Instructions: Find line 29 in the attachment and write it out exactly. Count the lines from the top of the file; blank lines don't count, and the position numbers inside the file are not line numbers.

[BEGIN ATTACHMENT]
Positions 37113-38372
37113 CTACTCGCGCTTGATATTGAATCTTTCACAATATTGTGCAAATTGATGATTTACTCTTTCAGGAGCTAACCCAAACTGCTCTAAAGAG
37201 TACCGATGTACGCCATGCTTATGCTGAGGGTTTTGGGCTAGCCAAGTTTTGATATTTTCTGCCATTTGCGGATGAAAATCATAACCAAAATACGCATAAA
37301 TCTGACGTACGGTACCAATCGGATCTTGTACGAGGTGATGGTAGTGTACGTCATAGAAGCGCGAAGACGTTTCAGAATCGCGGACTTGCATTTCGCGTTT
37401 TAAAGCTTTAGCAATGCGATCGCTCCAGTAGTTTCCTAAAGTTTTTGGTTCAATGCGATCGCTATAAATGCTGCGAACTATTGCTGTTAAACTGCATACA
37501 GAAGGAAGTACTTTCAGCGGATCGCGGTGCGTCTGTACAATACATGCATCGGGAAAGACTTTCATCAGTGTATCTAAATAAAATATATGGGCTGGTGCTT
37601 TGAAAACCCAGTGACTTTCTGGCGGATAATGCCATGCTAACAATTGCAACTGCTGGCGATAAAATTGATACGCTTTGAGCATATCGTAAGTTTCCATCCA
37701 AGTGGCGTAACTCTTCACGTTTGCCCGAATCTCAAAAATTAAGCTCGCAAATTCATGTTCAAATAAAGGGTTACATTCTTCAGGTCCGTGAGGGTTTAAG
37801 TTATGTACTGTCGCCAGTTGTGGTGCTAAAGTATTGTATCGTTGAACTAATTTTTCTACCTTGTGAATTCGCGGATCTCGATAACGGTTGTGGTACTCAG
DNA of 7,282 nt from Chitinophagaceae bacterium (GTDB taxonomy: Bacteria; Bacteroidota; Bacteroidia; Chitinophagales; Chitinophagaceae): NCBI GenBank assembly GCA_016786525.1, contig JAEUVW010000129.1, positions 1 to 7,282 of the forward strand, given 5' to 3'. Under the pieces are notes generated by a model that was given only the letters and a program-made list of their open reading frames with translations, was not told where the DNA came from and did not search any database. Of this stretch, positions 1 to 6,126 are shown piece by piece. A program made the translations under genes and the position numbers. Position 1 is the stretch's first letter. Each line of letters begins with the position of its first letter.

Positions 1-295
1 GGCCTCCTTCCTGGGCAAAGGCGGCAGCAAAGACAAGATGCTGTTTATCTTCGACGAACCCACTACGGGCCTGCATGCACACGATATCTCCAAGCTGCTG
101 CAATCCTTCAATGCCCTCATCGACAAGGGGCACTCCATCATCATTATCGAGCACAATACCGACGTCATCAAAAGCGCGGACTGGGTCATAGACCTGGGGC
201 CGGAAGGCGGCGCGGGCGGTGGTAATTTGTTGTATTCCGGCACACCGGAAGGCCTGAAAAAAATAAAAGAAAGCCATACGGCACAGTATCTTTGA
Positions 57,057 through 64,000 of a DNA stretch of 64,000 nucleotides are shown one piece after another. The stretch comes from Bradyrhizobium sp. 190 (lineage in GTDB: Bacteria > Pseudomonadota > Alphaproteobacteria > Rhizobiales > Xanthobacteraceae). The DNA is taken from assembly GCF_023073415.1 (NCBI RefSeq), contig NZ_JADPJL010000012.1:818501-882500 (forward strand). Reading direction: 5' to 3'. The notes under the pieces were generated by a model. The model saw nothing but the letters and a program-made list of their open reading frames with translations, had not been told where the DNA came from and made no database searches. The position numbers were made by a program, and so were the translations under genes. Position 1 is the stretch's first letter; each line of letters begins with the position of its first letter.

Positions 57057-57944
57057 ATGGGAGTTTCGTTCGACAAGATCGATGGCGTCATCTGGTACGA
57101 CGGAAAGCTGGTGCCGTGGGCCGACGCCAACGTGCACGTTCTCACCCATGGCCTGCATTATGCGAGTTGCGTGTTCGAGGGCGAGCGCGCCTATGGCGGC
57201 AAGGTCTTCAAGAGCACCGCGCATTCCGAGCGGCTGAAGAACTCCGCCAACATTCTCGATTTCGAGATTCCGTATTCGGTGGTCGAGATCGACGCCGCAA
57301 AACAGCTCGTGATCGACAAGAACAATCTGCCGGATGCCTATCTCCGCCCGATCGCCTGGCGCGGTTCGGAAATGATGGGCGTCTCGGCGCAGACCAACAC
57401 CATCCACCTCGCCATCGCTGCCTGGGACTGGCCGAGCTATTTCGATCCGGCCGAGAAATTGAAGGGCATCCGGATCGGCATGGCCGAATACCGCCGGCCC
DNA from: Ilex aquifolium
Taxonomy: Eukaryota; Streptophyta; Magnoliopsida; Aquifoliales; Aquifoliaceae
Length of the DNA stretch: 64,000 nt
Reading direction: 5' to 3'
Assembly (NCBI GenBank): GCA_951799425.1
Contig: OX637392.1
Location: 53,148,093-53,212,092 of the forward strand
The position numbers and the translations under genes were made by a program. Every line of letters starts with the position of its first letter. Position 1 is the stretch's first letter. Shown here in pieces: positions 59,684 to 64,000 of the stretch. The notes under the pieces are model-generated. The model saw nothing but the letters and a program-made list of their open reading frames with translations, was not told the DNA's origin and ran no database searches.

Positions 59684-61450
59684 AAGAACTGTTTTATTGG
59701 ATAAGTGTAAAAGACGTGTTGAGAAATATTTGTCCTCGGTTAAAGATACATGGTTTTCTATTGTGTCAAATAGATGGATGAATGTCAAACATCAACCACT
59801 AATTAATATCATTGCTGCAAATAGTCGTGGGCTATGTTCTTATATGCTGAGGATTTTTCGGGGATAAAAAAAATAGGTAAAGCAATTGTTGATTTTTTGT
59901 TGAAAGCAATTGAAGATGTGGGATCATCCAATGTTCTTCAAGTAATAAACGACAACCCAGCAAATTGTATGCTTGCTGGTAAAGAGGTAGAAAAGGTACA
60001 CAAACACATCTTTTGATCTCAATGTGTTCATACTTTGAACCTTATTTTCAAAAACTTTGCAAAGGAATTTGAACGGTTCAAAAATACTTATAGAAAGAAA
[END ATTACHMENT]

The position numbers and the translations under genes were made by a program. Every line of letters starts with the position of its first letter. Position 1 is the stretch's first letter. Shown here in pieces: positions 59,684 to 64,000 of the stretch. The notes under the pieces are model-generated. The model saw nothing but the letters and a program-made list of their open reading frames with translations, was not told the DNA's origin and ran no database searches.